As a 19-year-old in his second collegiate season at Pittsburgh, Addison took home the Biletnikoff Award after recording 100 receptions for 1,593 receiving yards (15.9 YPR) and 17 touchdowns. Following that season, he transferred to USC to play with Caleb Williams, where he put together a quieter 59-875-8 campaign. Still, no matter where Addison has played, he has produced.

After his first NFL season, there seem to be a lot of analysts, including our very own MOH, stating you should sell Addison. Many claim he can’t thrive behind an elite receiver like Justin Jefferson, especially with the loss of their veteran quarterback, Kirk Cousins.

It’s hard to ignore the flashes of greatness Addison showed us this past NFL season. He showed us his ability as a legitimate deep-ball threat with a tremendous ability to track the long ball without losing his stride.

With quite a few long touchdown catches of his own this past season, Addison proved time and time again that he can burn defenders on any given deep route. He also showed great toughness for his size and had extremely resilient hands.

Vikings head coach Kevin O’Connell even praised Addison’s strides during the 2024 offseason.

“[Addison is] a guy that had a ton of success in year one,” O’Connell said. “And really, from a standpoint of getting a little stronger, getting a little bit more comfortable playing through contact and still playing with that great burst and transition that he has, you saw some real growth there.”

It’s difficult to understand why various dynasty analysts deem Addison a “sell” after a remarkable first NFL season. Addison finished his rookie year with 70 receptions on 108 targets for 911 receiving yards and ten touchdowns. Despite having only the 14th-most red-zone targets, Addison scored the fifth-most total touchdowns amongst all wide receivers last season in his debut NFL season.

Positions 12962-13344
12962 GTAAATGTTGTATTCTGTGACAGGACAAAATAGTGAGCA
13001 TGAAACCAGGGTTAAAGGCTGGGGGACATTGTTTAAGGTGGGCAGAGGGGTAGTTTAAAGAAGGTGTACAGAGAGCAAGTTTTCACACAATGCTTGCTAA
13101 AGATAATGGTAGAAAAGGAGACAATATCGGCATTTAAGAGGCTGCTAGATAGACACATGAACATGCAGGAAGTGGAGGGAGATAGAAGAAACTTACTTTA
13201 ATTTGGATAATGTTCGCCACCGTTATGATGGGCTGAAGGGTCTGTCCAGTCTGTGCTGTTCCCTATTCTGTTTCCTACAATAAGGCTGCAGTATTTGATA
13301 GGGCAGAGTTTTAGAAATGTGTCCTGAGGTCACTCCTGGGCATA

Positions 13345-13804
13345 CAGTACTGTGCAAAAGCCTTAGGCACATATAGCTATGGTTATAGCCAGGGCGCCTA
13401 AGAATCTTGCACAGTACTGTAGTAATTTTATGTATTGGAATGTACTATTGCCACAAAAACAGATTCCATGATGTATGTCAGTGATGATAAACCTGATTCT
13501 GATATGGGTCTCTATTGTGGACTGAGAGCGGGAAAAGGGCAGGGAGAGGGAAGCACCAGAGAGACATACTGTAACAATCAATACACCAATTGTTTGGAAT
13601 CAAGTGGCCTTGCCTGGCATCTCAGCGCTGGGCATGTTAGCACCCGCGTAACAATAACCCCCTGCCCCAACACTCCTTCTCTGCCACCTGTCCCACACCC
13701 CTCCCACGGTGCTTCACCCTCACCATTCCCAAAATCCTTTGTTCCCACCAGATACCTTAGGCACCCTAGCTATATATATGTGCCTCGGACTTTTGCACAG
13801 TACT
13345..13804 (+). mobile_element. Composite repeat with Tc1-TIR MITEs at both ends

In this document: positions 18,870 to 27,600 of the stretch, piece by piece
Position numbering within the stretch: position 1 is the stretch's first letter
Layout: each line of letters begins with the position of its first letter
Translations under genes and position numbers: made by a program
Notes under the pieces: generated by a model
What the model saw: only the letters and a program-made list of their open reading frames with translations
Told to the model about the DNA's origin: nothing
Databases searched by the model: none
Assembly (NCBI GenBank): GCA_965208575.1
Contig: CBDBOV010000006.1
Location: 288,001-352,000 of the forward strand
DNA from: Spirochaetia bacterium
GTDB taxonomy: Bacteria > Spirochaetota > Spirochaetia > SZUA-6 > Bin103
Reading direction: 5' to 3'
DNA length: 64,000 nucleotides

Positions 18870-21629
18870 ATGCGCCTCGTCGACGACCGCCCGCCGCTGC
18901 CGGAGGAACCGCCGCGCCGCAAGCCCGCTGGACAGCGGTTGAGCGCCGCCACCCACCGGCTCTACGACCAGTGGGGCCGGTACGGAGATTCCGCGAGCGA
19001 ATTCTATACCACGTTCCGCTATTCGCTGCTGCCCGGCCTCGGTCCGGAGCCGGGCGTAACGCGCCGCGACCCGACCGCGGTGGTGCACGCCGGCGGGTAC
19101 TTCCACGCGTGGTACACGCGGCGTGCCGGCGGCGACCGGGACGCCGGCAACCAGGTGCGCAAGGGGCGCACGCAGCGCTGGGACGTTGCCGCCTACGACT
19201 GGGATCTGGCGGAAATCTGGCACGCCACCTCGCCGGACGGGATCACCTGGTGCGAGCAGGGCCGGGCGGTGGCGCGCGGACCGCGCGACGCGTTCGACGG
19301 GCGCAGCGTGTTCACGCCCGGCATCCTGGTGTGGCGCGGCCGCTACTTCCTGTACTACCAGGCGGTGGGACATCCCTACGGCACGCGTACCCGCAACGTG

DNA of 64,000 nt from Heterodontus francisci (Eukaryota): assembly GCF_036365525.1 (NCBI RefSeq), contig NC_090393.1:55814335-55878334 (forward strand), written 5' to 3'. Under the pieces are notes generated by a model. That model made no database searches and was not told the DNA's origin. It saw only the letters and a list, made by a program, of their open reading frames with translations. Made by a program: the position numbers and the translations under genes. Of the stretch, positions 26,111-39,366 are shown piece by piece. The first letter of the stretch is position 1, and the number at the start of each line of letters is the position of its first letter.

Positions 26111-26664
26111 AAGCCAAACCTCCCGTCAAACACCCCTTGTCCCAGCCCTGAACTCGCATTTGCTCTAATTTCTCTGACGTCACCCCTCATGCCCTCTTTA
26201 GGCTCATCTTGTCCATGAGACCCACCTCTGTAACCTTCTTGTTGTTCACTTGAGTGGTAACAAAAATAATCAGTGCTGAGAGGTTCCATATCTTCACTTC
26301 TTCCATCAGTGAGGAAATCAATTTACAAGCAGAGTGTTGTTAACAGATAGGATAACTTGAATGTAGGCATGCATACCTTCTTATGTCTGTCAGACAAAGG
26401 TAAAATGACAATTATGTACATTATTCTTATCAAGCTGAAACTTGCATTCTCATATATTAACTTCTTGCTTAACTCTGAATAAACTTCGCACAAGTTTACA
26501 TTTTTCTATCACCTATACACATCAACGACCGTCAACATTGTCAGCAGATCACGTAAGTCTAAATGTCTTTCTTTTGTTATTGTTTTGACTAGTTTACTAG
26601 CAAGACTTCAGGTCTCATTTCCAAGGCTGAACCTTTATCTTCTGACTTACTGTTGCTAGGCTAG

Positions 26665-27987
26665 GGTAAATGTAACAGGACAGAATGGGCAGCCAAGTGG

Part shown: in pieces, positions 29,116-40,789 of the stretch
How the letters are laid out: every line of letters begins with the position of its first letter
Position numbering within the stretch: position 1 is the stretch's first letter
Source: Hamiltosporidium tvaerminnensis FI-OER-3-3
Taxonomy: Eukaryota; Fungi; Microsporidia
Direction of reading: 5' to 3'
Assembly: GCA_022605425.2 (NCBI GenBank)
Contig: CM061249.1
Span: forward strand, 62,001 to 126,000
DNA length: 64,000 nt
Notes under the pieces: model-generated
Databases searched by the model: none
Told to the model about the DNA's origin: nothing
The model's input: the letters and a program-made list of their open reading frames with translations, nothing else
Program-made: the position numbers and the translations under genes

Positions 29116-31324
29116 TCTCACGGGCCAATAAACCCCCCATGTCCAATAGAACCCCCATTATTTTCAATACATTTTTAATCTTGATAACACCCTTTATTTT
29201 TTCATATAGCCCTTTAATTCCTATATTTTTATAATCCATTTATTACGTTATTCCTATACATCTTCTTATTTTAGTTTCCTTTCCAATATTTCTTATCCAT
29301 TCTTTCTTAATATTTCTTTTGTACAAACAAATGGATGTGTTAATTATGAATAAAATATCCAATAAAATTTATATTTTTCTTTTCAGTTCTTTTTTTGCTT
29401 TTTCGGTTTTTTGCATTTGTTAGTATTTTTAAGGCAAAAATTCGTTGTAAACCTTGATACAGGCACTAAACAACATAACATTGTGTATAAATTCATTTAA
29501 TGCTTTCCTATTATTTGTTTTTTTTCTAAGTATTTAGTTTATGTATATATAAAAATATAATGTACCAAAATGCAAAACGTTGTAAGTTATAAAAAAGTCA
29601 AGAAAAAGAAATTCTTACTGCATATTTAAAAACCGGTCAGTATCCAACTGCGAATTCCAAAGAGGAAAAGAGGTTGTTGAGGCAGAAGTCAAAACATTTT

In terms of comparison to the rest of the 2023 wide receiver class, Addison did post the eighth-most yards per route run in 11 personnel this past NFL season. Not only that, but Addison (1.70 YPRR) was also well ahead of another young wide-out in the NFL community, Zay Flowers (1.54 YPRR), who seems to be valued ahead of him.

Zooming in on the NFL rookie wide receivers in recent memory who have hit the 900-yard receiving mark, all seem to have a great track record in the NFL. Since 2019, there have been 15 wide receivers to surpass the 900-yard receiving mark in their first NFL season (per Statmuse), and only three rookies accomplished that feat in 2023.

That list includes:

  • A.J. Brown (2019)
  • DK Metcalf (2019)
  • Terry McLaurin (2019)
  • Tee Higgins (2020)
  • CeeDee Lamb (2020)
  • Justin Jefferson (2020)
  • Amon-Ra St. Brown (2021)
  • Ja’Marr Chase (2021)
  • Jaylen Waddle (2021)
  • DeVonta Smith (2021)
  • Garrett Wilson (2022)
  • Chris Olave (2022)
  • Puka Nacua (2023)
  • Rashee Rice (2023)

In addition to that accomplishment, Addison also showed promising metrics. Amongst all wide receivers in 2023, Addison had the 12th-most expected points added and the 20th-most fantasy points per target.

As a vertical menace, Addison is best when attacking defenders over the middle or near the sideline. Addison recorded the seventh-most total route wins this past NFL season amongst all pass catchers.